Gratitude is still a struggle for me. I can be grateful for so many things outside of my locus of control, such as I’m grateful for the men and women in the military serving our country, I’m grateful for being a part of such a wonderful set of bloggers, and I’m grateful for my professor who explained to me that having a learning disability had nothing to do with intelligence.

When it comes to myself and my own endeavors, I have a much more difficult time with gratitude. Even when I voice them, I feel boastful or conceited, and that’s not something I am comfortable with at this time.  It may have to do with confidence or growing up in an area that praised modesty and didn’t encourage such bravado.

I know it’s an issue I struggle with, and I doubt I’m alone, especially in a group of such gifted individuals who have that ugly inner dialogue nagging at them. It ties in with the imposter syndrome certainly, and my be linked to many other challenges we face, but it’s not all bad, for I quote Elie Wiesel again, “No one is as capable of gratitude as one who has emerged from the kingdom of night.”

So maybe it’s time to put aside that inner voice, and realize what we have. I am grateful for being me, for who would I be otherwise? Be grateful for who you are and know that I’m grateful for you as well. Thank you everyone for making this blog and my life so much better.

Strength on the down side of EI


“I swore never to be silent whenever and wherever human beings endure suffering and humiliation. We must always take sides. Neutrality helps the oppressor, never the victim. Silence encourages the tormentor, never the tormented.” ~ Elie Wiesel

When I started blogging a while back, I felt as if there were very few people who got me. The emotional roller coaster was a big part of the issue and being emotionally intense made me feel as if I lived in a world that so many people around me just didn’t see. In this community I feel my perspective is no longer so isolated.It has given me strength when I felt weak and a shared voice when my words failed me.

The challenges I (and many others who are gifted and have learning disabilities) face with emotional intensity is that no matter how hard we try, if we pit our area of disability against a standard norm, we will fall short. I will still fail to out memorize phone numbers against my 1st grader, or most first graders. —I shouldn’t use my children as an example because mine are simply the most awesome, and I’m sure I’m not biased. <insert eye roll>

My point is that if you are living with a disability, you have your built in emotional lows already set up for you. Set yourself up to have high points. Surround yourself with people who get you.  If you take a job only for a paycheck, you will not find many high points there.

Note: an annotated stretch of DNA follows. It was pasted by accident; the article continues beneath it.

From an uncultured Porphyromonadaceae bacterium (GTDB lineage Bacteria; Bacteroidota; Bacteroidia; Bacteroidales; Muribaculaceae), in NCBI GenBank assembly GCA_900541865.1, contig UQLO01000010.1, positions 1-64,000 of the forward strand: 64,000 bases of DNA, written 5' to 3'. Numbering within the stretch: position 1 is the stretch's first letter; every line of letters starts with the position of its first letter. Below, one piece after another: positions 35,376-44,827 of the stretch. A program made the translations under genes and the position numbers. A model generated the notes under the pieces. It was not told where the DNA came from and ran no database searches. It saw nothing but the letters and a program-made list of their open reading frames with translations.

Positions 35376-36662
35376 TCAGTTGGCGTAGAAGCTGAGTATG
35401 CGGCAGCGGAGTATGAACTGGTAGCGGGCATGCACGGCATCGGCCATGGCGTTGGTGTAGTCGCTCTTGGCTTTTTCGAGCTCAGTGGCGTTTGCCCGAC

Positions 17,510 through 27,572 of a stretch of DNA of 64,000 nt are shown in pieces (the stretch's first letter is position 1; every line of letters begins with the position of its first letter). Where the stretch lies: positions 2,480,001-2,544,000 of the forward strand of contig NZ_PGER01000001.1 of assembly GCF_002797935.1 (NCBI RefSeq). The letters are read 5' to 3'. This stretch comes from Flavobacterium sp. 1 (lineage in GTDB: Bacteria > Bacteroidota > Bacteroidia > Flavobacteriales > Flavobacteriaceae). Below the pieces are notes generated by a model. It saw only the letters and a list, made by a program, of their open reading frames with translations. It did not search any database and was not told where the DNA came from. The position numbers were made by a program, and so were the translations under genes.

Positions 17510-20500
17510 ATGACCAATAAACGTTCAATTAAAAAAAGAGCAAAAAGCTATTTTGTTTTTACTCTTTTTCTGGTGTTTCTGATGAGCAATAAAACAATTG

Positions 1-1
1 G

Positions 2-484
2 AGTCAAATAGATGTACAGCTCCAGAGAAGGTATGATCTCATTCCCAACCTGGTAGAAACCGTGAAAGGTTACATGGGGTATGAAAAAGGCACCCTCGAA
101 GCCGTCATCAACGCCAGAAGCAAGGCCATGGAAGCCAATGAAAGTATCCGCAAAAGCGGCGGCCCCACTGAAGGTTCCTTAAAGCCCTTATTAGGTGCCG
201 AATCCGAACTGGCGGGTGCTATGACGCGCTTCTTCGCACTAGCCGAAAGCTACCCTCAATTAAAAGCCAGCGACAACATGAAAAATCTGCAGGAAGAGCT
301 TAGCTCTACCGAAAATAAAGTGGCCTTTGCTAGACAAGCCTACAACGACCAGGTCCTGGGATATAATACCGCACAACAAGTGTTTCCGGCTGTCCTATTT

One of my needs is to fight for worthy causes and recently I was accepted into Partners in Policymaking leadership training. This is a solid step toward taking on more social injustices, standing up for the rights of individuals with disabilities. This may be filled with low points along the way, when change-makers don’t buy in to your vision, but it’s a passion for me and it will also be littered with high points that can more than balance out the lows.

When I was college, a professor and I assembled a small group of students who were gifted and had learning disabilities. We would converse with each other and I could almost see the room catch fire and begin burning with flames of hope and life because we not only got one another, we were living breathing testaments to how much more we could do. We called ourselves the Hedgehogs and were against educational hegemony. We saw in each other how much strength, determination and resolve we had. It got us through those low points we would face while going through school often without accommodations.

First they came for the socialists,
and I didn’t speak out because I wasn’t a socialist.Then they came for the trade unionists,
and I didn’t speak out because I wasn’t a trade unionist.Then they came for the Jews
and I didn’t speak out because I wasn’t a Jew.Then they came for me,
and there was no one left to speak for me.Martin Niemöller

We still see injustices as we look around and know it’s wrong. It takes strength and courage to speak up, especially when you feel weak or alone, so I hope you have your own Hedgehogs to help you through those times. If you don’t have the strength you need, comment here, maybe we can be your Hedgehogs.

I Try to Think and Nothin’ Happens


 

Time flies when you’re having fun …or studying for the series 7 & 66 …or both. It wasn’t Super Tuesday yesterday, but it was an important Tueday for me as I helped and cheered for candidate that ultimately was not able to win the primary last night.